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Posts tagged “green lemons

Lemons or Limes? The Battle

During the week I read on a cocktail blog I visit, a recipe for caipirinha, Brazil’s national drink. The recipe calls for lemons, but nearly every blog where I read the recipe makes the mistake of using limes. This cocktail blog, correctly, used lemons. I commented on it, and congratulated the blogger.

Then I saw another on Friday, that used limes! AAArrrggghhh! I left a comment somewhat venting my spleen, after which I felt guilty. However, I received a civilised reply thanking me for the correction, adding that he had heard about our green lemons.

There is a huge difference in the flavour between lemons and limes, lemons are sour whereas limes are almost sweetish.

These are Brazilian lemons, they are NOT limes

These are Brazilian lemons, they are NOT limes

The problem arises with the colour.

Here in Brazil lemons are green, but typically from outside Brazil anyone who sees a Brazilian lemon goes “limes”. and that is totally wrong.

This photo shows the lemons I bought at the supermarket last week.

I know they are lemons, because they are sour, they are so sour that they will invert your nipples and send ripples through your teeth. But they make wonderful caipirinhas.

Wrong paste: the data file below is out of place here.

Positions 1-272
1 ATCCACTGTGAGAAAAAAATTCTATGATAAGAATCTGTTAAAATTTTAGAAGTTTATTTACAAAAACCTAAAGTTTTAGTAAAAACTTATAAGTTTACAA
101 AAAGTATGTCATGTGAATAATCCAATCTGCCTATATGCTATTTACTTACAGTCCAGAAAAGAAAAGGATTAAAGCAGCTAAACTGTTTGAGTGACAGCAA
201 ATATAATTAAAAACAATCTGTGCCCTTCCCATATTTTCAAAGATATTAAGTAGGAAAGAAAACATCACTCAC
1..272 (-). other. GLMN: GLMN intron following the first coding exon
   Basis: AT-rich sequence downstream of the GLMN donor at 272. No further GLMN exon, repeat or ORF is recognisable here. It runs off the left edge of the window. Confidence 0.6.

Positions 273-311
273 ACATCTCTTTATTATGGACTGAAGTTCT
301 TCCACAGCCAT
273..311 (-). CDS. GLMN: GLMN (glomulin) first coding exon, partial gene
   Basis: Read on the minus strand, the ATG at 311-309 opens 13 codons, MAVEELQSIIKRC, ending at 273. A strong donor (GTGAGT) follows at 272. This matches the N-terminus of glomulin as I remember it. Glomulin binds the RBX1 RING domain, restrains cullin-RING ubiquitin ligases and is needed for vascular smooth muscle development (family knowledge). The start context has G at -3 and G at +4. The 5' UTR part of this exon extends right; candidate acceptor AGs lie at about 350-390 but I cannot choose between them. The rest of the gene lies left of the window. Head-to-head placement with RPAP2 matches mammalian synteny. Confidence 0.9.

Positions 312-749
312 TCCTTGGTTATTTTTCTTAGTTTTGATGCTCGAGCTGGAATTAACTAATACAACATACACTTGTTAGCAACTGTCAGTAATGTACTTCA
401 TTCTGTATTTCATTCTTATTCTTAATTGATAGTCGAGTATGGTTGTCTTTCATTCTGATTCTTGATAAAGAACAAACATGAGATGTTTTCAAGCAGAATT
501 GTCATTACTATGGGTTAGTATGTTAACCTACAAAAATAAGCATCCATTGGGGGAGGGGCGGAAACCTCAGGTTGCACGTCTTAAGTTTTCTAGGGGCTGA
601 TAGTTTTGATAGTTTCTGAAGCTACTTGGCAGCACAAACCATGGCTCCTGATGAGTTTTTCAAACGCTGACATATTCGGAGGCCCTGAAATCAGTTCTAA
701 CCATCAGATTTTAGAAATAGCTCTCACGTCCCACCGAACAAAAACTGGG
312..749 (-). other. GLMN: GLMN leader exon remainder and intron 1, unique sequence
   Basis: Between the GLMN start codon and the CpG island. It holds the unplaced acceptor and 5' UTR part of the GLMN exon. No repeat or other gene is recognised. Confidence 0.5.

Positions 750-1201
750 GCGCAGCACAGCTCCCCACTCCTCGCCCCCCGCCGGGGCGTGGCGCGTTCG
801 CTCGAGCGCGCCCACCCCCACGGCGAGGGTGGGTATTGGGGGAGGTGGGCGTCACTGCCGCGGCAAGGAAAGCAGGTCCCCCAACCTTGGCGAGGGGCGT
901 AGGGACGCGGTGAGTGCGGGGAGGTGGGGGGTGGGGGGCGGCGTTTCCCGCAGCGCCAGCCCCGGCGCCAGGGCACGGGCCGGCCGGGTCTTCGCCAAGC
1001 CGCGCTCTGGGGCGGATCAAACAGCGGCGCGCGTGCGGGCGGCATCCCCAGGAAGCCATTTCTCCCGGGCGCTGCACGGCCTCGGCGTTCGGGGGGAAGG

A traditional Brazilian caipirinha

A traditional Brazilian caipirinha

Reblogged from Life is but a Labyrinth

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Ceviche

Ceviche is a traditional Peruvian dish. It has been referred to a Peruvian sushi because it is made with raw fish and seafood.

There are as many versions of ceviche as there are fish in the sea.

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Traditional cerviche

Ceviche is any raw fish, cut into slices or cubes and marinated in lemon juice.

Additionally, chopped chilies (according to taste or tolerance) are added and the dish is served with a variety of veges; corn-on-the-cob, roast corn kernels, boiled sweet potato and sliced raw onions. Serve on a lettuce lined plate with parsley as a garnish.

From Tumbes in the north to Tacna in the south you can find ceviche served anywhere. Tourist spots like Cusco and Puno also get their fish fresh from Arequipa daily. So it is widespread through the country.

I might add that while I have said that ceviche is a traditional Peruvian dish, many types of ceviche are found throughout Latin America.

I have seen many articles and recipes posted on blogs (principally American) around the internet that mention the use of limes as well as lemons; even Wikipedia makes a reference to limes.

In close on 20 years traveling around and living in various parts of Peru I have NEVER seen nor heard of limes being used.

I find this quite erroneous. I can only assume this ignorance stems from the fact that Americans think any citrus fruit that is green is a lime. Here in South America, lemons are green, the yellow Mayer lemon with which Americans are mostly familiar is a rarity. I have found the same mistake is made when American blogs write about caipirinha (traditional drink from Brazil); limes are NOT used, green lemons are.

Some pictures of various ceviche dishes:

Some examples, as you can see there are many styles.

If you haven’t tried it, do so. The recipe is so easy, because there is no recipe.